How Are Companies Referred For A Sales And Use Tax Audit?
There are a few different ways companies can be referred for a sales and use tax audit. The most common way is if the company has filed multiple tax returns with errors. Another way is if the company hasn’t been audited in a while and it’s randomly selected for an audit. And finally, if the state receives information or complaints that suggest there might be missing taxes, they could refer the company for an audit.
While being selected for an audit can feel bad, it’s important to remember that most audits result in no additional taxes owed. Many times businesses are due refunds because they’ve overpaid their taxes. So try not to stress too much if you find out your business is being audited. Just be prepared and cooperate with the auditor, and everything will be fine.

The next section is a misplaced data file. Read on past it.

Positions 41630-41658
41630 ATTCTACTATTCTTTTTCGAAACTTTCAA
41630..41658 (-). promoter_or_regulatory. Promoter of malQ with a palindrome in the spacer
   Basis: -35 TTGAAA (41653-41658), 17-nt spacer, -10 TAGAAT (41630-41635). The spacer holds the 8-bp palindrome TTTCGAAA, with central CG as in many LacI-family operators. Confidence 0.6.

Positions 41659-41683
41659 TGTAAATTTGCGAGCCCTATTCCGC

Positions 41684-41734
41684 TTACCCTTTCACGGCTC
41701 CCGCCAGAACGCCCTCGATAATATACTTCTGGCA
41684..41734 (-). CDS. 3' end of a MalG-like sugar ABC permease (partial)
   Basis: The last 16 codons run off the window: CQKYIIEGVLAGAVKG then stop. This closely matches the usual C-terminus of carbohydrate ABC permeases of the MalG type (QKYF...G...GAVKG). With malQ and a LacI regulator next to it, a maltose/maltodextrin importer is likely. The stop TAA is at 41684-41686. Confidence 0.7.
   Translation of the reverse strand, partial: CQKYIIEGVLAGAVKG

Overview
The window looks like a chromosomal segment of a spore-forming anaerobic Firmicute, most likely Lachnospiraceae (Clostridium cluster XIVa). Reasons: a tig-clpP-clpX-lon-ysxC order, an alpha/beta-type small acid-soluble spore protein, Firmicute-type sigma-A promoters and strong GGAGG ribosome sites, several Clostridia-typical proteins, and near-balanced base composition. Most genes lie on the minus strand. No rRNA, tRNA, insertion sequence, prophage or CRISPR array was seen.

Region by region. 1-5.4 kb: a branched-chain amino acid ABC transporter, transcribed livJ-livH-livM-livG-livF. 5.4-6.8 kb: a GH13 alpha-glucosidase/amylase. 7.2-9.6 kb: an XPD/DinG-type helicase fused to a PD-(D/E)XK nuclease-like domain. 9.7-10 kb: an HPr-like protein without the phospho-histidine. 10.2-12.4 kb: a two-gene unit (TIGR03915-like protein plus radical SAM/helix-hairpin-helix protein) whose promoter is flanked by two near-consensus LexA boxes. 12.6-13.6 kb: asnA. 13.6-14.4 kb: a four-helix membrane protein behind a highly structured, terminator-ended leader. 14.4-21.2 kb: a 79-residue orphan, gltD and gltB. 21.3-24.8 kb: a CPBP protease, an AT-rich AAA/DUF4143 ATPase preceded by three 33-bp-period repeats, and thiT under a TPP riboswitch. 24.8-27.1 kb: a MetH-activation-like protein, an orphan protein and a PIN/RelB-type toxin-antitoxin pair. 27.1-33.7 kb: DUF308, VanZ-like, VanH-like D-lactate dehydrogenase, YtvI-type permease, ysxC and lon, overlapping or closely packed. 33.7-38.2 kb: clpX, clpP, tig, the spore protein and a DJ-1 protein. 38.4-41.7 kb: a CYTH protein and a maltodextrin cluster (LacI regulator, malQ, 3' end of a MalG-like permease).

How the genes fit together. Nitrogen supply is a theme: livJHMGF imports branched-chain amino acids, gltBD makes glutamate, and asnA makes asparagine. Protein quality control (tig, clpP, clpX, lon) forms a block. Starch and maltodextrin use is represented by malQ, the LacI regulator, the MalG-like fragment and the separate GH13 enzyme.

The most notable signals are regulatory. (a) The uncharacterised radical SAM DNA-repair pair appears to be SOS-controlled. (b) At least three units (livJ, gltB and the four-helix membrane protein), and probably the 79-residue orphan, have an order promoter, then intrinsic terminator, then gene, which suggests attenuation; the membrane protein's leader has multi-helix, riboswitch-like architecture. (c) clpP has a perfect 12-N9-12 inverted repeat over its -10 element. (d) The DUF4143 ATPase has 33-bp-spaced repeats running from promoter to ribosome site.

What’s An Information Document Request?
An information document request (IDR) is a list of documents and information that the auditor will need to conduct the audit. The IDR will be provided to you when the auditor gives you notice of the audit. The IDR will usually include bank statements, invoices, receipts, tax returns, and financial records.
The auditor may also request employee manuals, inventory lists, and other types of documentation. It’s important to note that you are not required to provide any information not listed on the IDR. However, if you do not provide the requested items within the time frame specified by the auditor, they may issue a subpoena for the missing information.
Sales Tax Audit Reviewed Records
The auditor will review a variety of records during the audit, including:
- Sales Invoices
- Bank Statements
- Tax Returns
- Financial Records
- Employee Manuals
- Inventory Lists
The auditor will use these records to verify that the correct sales tax amount was collected and remitted to the state. They will also look for any errors or discrepancies.